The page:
Only a strange philosophy of unreason based on an “instinctual reaction” leading to nonsense counter arguments, would counter such a blatant revelation and turn it all into centuries-long arguments over existence or not of ultimate Reality.  In saying this I am not dismissing the valid elements of the reaction against religious views of divinity and related mythical distortions.
Kung’s has some interesting comments on his rational faith.  I still have many questions here, but maybe I am still suffering an ‘instinctual reaction’ to how faith was treated in Evangelicalism.  It was made an issue of heaven or hell.  You must believe (kind of like the coercive push for belief in Polar Express, the movie) or else.  You had to believe in God and Jesus; you could not just be aware of such and appreciate it for what you felt it all meant.  You must believe – you must have faith.  Oh, really.  Now I can appreciate that faith is part of general human knowing.  And it has the special elements of trust and hope; and this in respect to the unknowable, and invisible and inconceivable, but I find it so integral to the whole arena of human knowing and have difficulty in seeing it as something uniquely separate from all the rest.  It has much to do with intuition and the basic human sense of things; what is truly human; and it cannot be irrational or non-rational; so it is tied in very much with our scientific movement and discovery.  Its all part of the mix of  human curiosity and knowing.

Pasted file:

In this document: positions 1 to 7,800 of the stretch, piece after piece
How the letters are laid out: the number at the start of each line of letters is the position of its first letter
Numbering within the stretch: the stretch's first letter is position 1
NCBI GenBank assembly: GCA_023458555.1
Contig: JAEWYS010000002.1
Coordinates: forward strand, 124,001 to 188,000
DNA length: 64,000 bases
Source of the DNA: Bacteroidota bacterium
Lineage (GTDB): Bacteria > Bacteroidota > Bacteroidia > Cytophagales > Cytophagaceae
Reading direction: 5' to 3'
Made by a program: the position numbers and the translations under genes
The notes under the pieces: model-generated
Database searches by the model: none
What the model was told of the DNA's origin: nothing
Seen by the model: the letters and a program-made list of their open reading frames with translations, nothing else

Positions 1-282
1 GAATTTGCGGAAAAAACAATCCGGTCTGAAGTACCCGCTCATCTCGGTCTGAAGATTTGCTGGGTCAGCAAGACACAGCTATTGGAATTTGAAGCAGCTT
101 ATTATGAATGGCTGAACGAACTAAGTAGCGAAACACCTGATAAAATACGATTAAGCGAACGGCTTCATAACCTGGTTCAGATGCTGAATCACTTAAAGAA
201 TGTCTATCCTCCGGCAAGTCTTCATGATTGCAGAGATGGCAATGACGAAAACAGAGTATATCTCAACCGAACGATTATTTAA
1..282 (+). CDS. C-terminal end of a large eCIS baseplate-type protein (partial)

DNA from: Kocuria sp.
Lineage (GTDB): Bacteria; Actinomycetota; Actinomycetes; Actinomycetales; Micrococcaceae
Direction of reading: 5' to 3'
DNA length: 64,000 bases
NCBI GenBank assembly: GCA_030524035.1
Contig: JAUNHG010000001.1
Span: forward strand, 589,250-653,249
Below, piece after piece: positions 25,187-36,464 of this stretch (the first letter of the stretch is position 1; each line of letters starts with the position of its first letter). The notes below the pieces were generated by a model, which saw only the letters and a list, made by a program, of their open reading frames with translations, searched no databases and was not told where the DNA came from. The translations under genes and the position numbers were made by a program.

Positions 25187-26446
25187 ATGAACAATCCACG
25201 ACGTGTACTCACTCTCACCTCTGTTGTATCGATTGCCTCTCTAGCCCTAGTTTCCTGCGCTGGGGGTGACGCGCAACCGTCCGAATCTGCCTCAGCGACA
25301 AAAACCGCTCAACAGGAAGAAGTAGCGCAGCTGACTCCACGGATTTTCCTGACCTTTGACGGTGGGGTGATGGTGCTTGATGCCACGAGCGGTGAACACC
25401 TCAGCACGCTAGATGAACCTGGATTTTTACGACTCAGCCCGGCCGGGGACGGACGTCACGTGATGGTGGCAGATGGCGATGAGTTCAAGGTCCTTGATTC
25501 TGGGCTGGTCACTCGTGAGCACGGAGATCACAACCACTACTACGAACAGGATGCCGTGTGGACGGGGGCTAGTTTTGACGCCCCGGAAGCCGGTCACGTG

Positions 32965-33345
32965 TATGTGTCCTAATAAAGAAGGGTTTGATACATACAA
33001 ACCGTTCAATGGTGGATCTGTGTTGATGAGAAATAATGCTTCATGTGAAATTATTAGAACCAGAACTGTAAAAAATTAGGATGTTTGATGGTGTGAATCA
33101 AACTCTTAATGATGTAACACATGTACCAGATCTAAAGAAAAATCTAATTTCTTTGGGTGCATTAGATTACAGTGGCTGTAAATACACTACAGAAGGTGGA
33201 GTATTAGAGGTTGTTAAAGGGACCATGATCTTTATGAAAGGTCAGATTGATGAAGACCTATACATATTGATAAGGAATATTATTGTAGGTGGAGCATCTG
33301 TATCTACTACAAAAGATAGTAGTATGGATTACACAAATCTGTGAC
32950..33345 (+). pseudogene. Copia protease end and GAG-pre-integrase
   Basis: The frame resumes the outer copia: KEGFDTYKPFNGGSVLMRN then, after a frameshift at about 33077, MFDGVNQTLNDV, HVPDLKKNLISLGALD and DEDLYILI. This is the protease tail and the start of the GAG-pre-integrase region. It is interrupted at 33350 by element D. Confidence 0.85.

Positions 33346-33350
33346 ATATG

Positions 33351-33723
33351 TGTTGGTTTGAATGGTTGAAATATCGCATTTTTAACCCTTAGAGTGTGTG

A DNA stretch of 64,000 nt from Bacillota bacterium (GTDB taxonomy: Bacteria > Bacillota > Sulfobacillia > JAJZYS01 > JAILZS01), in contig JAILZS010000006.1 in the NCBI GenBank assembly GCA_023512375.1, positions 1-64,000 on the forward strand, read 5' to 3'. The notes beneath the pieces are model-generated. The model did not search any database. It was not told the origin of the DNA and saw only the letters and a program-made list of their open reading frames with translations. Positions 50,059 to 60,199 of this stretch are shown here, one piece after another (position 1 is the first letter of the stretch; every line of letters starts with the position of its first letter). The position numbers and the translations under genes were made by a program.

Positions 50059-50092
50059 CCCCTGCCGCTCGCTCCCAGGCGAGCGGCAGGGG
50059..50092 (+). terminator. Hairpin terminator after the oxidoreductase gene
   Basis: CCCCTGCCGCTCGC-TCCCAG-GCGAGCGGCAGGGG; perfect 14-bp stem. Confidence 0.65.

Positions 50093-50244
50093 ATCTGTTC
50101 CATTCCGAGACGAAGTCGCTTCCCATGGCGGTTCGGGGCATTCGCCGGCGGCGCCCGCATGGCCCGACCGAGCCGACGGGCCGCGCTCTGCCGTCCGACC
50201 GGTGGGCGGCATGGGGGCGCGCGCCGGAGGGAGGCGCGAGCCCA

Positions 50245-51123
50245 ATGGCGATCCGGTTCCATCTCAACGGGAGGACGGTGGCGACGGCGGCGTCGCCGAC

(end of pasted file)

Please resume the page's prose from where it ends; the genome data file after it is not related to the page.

My further thinking on creation.
God creating (ongoing creation) and sustaining, is the rational basis of theology and science.  This theism is fundamental to a rational worldview.  No, I am not speaking of how one should communicate within naturalist science.  How does all this fit in with faith; with human knowing; with truth?
Just an aside on my version of vitalism.  You cannot get higher level realities from lower level components; not aside from some additional creative power and intelligence intervening. Y ou can’t get conceptual thought from clay by itself; you can’t get roses from a rock by itself. There is nothing in the natural that can produce the higher level realities that keep emerging.  Self-organization is a naturalist god of the gaps (something made up, some unprovable speculation to make things happen according to one’s theory).  This is a denial of rationalism (theism being ultimate rationalism).
This fundamental impulse behind all reality and life toward something better, is the primal force behind all things.  It is another way of stating that love is the foundational reality; the impulse to improve, to create something better.  Even death is part of this, in that it makes way for the new in the ongoing process of creation.  The desire to survive is also part of or an expression of this fundamental impulse.  All things work to make something better.  Our survival drives and skills arise from this and lead us to creating a better world and life.  We want to live and do well and prosper, and we want to avoid death as long as possible – to avoid suffering.  All this survival desire inspires us to seek to make life better and more humane.  This impulse toward something better is behind all economic, political and social activity; to create the new, to renew and to revitalize.
As Denis Edward noted there is a necessary incompleteness in creation, a necessary imperfection and lack of fulfillment.  All striving for the better arises from this incompleteness and imperfection. This helps in understanding the “necessary” presence of all that is dark in life; learning, growth and perfecting, all come from this.

The musing around this is just trying to understand the thinking of the “Old One”.  That thinking is ultimate truth.